The Stranger

Videovista have My Review of Orson Welles’ The Stranger (1946).

As I mention in the review, the real meat of The Stranger is its take on German war guilt.  There are many films dealing with this issue, but I’d be genuiely interested to know if there are any films that take a harder line on it than The Stranger.  Apparently, while Welles himself stopped short of claiming that the only solution to the ‘German Problem’ was eradication, he did express serious misgivings about the idea that Germany could ever be rehabilitated by the means of social programmes.

It is interesting to watch The Stranger now because Germany itself seems to be going through a phase of cinematic introspection.  Florian Henckel von Donnersmarck’s The Lives of Others (2006) tried to humanise East German bureaucracy by presenting it as a system characterised by very real human fears and emotions, Dennis Gansell’s Die Welle (2008) suggested that Fascism could just as easily appear now as it did in the 1930s and Uli Edel’s Der Baader Meinhoff Komplex (2008) treats with significant sympathy the idea that, had it not been for left-leaning terrorists, Germany might well have returned to Fascism in the 1970s.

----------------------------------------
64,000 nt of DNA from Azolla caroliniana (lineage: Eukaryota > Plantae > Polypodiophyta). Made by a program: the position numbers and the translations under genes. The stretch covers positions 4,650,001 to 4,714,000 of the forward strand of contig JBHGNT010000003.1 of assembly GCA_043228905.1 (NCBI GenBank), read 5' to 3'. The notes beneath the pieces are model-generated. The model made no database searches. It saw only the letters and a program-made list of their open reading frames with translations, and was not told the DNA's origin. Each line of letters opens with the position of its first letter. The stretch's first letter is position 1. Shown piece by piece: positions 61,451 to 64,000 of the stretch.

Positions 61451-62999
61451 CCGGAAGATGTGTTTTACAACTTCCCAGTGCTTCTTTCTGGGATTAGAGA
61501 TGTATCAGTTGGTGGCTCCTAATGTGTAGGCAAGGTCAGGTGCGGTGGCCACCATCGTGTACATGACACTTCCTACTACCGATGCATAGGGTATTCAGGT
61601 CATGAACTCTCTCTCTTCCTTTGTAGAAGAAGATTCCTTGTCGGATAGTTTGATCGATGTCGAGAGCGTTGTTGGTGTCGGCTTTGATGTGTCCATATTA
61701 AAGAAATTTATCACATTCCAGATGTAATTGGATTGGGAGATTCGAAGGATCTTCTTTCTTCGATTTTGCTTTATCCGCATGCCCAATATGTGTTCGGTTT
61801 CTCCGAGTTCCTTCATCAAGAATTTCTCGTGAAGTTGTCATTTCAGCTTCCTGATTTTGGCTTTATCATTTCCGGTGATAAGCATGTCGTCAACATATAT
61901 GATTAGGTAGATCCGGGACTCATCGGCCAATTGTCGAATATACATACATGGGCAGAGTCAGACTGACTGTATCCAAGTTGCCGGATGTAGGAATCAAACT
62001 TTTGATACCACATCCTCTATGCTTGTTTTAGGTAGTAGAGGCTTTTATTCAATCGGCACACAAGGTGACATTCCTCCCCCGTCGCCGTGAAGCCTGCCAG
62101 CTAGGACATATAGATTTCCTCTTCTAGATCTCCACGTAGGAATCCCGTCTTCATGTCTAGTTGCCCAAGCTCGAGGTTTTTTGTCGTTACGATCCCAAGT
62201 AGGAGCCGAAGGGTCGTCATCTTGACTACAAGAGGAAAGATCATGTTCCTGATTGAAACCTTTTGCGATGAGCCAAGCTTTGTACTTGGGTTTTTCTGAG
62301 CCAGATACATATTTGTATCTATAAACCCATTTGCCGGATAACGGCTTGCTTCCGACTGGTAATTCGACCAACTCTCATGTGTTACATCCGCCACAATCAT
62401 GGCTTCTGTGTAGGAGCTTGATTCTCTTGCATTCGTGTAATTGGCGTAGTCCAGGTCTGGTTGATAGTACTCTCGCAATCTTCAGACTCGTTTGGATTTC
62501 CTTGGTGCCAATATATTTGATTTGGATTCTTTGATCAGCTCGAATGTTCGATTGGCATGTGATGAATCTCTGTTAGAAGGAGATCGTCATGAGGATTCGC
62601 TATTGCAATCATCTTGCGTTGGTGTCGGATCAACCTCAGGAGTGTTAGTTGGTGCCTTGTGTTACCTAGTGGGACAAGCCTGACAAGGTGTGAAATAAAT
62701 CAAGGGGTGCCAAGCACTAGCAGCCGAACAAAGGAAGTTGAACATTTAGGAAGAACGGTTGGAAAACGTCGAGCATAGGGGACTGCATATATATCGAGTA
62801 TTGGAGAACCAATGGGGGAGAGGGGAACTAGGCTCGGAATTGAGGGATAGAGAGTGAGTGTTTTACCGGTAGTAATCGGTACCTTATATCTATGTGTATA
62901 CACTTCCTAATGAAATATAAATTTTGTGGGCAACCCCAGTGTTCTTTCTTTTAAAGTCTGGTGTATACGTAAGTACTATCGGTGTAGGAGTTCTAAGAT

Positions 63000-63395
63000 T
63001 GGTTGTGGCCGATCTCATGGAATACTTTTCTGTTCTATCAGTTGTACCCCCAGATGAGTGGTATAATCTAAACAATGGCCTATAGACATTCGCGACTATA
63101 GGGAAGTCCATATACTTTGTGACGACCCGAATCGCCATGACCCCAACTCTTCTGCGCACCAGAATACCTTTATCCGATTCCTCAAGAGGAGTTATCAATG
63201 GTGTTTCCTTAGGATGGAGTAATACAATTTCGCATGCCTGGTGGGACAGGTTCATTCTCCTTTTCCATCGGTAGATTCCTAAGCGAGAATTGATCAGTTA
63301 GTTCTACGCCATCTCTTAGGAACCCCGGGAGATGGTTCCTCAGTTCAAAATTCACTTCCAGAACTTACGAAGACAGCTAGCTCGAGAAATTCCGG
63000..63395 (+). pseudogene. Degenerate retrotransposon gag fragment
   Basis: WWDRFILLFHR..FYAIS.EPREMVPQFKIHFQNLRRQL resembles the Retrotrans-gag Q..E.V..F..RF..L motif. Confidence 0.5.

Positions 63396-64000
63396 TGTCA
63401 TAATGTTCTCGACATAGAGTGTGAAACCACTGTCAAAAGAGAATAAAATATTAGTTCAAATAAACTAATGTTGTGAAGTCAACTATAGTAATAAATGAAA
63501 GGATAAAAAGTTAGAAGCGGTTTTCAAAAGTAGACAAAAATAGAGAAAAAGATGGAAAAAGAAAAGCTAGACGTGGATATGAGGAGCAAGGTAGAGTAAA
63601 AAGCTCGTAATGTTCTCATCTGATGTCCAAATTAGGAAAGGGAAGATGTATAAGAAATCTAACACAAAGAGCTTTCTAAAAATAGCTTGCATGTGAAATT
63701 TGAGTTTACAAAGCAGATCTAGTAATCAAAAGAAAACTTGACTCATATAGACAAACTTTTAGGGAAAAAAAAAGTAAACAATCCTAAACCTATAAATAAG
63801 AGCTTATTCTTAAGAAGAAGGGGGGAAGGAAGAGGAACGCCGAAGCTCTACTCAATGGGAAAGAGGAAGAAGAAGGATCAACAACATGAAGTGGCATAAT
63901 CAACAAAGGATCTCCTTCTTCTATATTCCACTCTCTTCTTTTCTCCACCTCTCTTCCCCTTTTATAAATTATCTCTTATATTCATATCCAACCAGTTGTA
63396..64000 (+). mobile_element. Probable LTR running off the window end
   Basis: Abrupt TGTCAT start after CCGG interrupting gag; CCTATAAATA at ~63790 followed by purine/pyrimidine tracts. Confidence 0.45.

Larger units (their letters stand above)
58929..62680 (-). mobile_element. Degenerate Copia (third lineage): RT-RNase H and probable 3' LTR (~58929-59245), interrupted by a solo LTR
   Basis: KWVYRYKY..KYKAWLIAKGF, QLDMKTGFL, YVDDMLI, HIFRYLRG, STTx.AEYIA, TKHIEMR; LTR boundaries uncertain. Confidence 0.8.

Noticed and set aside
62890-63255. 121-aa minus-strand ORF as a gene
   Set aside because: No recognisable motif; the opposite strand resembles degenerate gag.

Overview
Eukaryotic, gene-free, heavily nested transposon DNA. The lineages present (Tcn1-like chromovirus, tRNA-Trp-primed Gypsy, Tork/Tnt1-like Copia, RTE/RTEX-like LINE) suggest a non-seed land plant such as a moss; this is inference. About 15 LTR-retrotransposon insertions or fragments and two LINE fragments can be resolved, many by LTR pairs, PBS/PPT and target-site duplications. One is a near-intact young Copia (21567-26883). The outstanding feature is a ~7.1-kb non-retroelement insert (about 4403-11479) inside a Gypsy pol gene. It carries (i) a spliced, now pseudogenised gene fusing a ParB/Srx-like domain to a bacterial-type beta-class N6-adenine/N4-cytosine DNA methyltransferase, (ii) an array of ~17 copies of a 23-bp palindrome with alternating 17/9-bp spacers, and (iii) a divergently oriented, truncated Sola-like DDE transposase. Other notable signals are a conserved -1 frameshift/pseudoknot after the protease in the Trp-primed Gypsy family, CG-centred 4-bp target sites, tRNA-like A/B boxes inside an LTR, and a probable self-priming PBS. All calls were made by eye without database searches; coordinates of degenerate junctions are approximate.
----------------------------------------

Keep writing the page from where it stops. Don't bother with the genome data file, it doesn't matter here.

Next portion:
My view is that Welles is almost correct.  The Germans do secretly long to march beneath the banners of the Teutonic Knights, but then, so does every human being.  Everyone wants ther opinions to be made law.  Everyone wishes that their opponents would just ‘go away’.


  1. I wasn’t even aware of this film, it sounds tremendous (and I say that as a man who isn’t a huge fan of Citizen Kane).

    On Citizen Kane, on a largely unrelated note, I watched Stagecoach the other night. 1939, John Ford. It’s said that before making Citizen Kane Welles watched Stagecoach 40 times, to my discredit I found myself thinking he should have watched it 41. But I digress…


  2. It really is an excellent film.

    I’m not a huge fan of the post-WWII spy idiom and so the main plot left me slightly cold, but as an articulation of a certain attitude towards the Holocaust, the film is fascinating.

    If you enjoyed The 39 Steps more than I did then chances are you’ll like this even more.


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